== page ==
RVNA Today: Travel and blood clots, minimizing the potential for deep vein thrombosis

Many of us travel to warm locations during the winter or start planning summer vacations. One concern about being confined to a car or airplane for lengthy travel is the possibility of developing deep vein thrombosis (DVT). DVT affects about 2 million Americans a year, and nearly 200,000 die. In DVT, blood clots form in the deep veins of the lower leg and thigh.  A DVT can break loose and cause a serious problem in the lung, called a pulmonary embolism, or lodge in the brain, heart or other area, causing severe damage or death. In addition to limited movement, other risk factors for DVT include increased estrogen, chronic illnesses and obesity. The common symptoms of DVT are warmth and tenderness over the vein, pain or swelling in the part of the body affected, and skin redness. Symptoms of a pulmonary embolism include shortness of breath, chest or back pain, coughing, sweating, and lightheadedness, among others.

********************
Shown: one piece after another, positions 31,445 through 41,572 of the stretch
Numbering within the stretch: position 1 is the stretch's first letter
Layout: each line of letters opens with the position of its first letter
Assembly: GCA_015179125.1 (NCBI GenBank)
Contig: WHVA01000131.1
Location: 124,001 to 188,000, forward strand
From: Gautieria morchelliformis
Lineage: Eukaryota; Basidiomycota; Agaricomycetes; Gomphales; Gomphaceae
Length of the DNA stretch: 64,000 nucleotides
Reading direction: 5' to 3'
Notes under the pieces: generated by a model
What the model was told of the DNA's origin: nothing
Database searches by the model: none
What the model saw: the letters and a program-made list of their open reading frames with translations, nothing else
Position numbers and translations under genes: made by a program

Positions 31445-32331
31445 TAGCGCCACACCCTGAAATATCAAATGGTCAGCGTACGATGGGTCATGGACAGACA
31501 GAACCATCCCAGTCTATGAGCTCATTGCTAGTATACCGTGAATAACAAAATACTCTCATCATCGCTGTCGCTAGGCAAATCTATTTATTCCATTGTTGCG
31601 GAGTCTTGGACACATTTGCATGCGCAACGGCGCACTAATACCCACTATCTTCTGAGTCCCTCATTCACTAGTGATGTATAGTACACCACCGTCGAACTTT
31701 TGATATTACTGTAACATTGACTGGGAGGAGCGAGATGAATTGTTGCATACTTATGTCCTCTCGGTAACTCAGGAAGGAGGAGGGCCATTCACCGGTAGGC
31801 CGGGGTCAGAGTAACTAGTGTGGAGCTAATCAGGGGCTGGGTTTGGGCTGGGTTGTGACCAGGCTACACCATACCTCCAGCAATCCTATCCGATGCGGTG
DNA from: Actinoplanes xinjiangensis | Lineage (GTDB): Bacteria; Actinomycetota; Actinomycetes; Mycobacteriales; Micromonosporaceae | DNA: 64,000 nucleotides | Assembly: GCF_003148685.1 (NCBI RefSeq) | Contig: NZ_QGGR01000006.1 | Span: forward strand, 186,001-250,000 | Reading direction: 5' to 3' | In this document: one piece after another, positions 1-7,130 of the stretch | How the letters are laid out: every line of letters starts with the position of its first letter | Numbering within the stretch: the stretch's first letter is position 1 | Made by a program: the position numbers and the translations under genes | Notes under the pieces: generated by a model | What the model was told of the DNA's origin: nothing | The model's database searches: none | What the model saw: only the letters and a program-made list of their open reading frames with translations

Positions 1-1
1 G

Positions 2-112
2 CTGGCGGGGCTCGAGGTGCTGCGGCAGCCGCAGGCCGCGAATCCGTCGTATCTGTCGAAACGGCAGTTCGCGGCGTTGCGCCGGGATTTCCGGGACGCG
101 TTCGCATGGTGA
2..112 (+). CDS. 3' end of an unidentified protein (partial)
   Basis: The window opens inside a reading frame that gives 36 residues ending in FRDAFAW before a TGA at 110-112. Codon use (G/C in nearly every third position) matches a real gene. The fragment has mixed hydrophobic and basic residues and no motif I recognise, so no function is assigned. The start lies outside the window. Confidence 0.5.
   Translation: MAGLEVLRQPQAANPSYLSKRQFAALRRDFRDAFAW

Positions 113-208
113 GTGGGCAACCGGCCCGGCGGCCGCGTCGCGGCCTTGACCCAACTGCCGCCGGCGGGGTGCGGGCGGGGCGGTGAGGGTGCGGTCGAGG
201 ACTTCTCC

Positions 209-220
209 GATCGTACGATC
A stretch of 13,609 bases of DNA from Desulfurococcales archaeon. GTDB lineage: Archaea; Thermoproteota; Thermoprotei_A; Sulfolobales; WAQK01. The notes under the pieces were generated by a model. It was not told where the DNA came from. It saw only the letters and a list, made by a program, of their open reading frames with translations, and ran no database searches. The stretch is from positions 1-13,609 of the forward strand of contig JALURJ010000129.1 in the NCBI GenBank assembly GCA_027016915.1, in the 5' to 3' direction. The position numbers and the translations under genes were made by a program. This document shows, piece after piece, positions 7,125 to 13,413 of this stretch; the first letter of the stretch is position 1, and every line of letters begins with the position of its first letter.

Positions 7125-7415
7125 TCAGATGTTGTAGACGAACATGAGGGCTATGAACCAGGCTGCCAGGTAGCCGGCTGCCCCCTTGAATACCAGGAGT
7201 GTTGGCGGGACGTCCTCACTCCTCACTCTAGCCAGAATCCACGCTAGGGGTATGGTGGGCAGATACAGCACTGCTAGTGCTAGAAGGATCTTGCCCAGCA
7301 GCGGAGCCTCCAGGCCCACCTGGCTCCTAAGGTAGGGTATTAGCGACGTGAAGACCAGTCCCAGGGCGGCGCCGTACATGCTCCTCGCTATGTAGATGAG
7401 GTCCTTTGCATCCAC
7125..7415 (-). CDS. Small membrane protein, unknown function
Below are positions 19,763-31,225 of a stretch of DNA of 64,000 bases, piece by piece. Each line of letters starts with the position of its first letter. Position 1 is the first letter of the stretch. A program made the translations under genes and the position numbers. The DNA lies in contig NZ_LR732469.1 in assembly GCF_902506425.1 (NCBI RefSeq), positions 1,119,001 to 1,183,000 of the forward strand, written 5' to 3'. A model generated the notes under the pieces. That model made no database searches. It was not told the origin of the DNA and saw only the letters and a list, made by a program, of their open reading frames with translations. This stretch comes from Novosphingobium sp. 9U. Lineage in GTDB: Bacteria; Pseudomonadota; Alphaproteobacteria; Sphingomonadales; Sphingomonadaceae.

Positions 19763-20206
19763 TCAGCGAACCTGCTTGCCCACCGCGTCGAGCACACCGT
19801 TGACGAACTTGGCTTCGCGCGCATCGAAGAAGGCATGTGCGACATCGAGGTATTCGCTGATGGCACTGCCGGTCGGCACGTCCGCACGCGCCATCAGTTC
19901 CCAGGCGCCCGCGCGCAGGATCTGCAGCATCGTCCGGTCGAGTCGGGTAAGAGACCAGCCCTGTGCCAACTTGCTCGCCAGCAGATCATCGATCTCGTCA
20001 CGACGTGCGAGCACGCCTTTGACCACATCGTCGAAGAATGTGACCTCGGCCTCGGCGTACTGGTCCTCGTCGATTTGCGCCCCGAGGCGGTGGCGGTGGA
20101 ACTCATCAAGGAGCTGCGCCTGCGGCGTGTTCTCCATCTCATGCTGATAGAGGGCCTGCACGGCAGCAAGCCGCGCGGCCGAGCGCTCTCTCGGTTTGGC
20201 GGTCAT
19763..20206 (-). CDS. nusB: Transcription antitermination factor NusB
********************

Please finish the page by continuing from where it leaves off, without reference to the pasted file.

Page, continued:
To minimize the potential for DVT when traveling, get up and walk around every two hours and try not to sleep for more than four hours at a time. If it’s not possible to move around, try extending both legs and moving feet back and forth in a circular motion. Bring each knee up to the chest and hold for 15 seconds.  Put both feet on the floor and point them upward, then lift both heels as high as possible. Drink plenty of fluids and wear loose-fitting clothing. It’s better to eat light meals and limit alcohol consumption. For seniors or others with circulation problems, it’s often helpful to wear compression stockings. It is a good idea to consult your doctor prior to travel, since some suggest going on blood thinners or taking an aspirin before and during long trips to prevent DVT.